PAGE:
All the above mentioned digital processing options apply to all sources, including the network audio bridge and AES/EBU & S/PDIF inputs.

    Pro iDSD as a DAC/Amp Combo:

    The Pro iDSD is outfitted with 3.5 mm single-ended, 6.3 mm and 2.5 mm TRRS balanced output. The output power is clearly weaker compared to Pro iCan. I need to put the gain at the highest level and turn the volume to 12 o'clock to achieve the same listening level with Susvara with the 6.3 mm plug. The vocals sounded good, but everything else sounded restrained. The soundstage shrunk considerably when compared to when driven from the MHA100. Most who buy Pro iDSD will likely be using it as DAC only, but I can see it as a good single box option for those who own more efficient headphones like HD800/HD800s or Utopia. I also tested the 2.5 mm output with Westone ES60 at the lower gain level. Now with the IEMs, the Pro iDSD sounds better than the AK380. I was amazed that the desktop DAC/Amp has a cleaner background compared to a dedicated endgame portable DAP. The sound stage is also excellent but not as grand as the AK380.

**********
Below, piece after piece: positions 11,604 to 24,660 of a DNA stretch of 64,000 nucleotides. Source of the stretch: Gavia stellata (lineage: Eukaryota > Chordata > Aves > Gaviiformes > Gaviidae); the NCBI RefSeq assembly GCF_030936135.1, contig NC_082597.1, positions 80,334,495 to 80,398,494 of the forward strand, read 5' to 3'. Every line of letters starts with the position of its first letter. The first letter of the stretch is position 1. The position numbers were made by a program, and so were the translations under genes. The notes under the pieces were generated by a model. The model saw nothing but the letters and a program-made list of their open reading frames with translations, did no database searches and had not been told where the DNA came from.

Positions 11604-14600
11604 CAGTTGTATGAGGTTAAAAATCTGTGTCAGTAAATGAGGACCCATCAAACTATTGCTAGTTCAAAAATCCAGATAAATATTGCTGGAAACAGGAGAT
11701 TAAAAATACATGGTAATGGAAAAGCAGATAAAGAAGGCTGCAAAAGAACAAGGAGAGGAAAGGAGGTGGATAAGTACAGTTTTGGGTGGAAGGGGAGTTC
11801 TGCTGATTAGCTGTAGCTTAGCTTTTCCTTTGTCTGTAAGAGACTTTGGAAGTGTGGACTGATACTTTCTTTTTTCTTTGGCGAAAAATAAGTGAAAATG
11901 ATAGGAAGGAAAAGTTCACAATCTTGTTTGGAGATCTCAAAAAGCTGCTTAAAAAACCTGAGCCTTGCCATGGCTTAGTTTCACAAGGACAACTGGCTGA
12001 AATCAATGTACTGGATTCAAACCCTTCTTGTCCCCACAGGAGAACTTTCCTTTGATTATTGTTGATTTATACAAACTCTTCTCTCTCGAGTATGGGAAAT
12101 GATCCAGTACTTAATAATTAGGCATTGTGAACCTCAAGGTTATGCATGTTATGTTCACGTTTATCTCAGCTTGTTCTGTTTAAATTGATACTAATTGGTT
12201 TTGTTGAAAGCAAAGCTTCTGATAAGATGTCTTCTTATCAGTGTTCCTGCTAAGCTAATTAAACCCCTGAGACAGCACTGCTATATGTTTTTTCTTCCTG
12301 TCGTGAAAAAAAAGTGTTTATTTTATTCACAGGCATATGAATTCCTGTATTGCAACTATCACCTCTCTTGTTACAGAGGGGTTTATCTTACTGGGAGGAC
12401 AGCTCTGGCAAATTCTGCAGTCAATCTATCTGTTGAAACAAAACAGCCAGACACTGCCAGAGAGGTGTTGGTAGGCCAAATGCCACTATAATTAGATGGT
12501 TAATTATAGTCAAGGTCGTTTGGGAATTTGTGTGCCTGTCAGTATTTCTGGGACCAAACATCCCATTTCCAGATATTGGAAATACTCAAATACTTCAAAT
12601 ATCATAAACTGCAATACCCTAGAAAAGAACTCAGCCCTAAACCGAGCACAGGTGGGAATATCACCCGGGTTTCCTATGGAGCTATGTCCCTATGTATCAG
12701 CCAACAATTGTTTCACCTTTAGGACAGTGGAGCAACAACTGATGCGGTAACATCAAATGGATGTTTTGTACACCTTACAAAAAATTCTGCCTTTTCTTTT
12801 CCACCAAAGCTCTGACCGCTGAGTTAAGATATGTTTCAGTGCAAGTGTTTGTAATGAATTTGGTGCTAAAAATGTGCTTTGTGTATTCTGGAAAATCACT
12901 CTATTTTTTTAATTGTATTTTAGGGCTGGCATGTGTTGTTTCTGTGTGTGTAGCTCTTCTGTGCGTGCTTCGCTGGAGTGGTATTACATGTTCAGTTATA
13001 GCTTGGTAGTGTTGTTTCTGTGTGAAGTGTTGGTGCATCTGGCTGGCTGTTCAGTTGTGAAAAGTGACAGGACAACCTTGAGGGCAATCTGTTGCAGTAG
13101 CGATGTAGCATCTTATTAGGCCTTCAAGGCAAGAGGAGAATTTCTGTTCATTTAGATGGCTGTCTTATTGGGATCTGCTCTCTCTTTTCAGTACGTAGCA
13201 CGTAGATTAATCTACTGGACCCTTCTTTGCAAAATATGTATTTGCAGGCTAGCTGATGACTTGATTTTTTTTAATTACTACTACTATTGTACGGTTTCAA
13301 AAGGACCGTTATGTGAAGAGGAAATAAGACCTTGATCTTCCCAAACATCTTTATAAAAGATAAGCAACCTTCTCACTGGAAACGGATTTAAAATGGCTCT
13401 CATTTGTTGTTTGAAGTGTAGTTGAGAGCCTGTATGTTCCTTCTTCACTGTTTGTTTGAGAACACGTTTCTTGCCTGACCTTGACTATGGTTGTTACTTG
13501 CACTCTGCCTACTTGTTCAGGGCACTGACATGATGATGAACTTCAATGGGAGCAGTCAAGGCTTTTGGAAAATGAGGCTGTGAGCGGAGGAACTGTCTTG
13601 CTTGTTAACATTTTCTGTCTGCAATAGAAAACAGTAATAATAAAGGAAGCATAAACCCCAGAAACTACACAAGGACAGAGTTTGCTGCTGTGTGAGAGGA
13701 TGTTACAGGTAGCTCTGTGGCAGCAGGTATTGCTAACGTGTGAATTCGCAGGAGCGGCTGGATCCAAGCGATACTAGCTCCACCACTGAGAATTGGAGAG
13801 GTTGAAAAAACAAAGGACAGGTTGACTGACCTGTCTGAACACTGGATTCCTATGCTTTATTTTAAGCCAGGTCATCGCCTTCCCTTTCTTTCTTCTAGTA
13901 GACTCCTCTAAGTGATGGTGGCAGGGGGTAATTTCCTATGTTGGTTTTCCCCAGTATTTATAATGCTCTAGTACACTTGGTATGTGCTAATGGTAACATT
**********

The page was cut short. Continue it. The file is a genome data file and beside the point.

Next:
Network Streamer:

    I tested iDSD’s network capabilities through the Muzo Android app. It utilizes Linkplay and has built-in Spotify and Tidal. For Tidal, it will only play back at 16/44. I was able to stream hi-res files on my phone to iDSD and get native resolution playback up to 32bit/192kHz. It sounds good but not as good as playing Tidal through USB.

    upload_2018-8-7_15-52-52.jpeg upload_2018-8-7_15-52-52.jpeg upload_2018-8-7_15-52-52.jpeg

    Next I set up DNLA server on Jriver Media Center 23. On the Muzo app, you can find the Jriver DNLA server as source. This allows you play all the way up to 32/192. When I tried to play DSD files, the app just froze. It may be due to the large file size. The audio quality was very good, but a tad worse than USB out. One factor to consider is that I was streaming through an ethernet cable. The ethernet was ran through a powerline passthrough. There is likely a lot of noise. I’m doing nothing to clean the noise out of the network signal. So the sound quality could be even better. In the future, I would like to iFi either develop their own streaming app or support more 3rd party apps.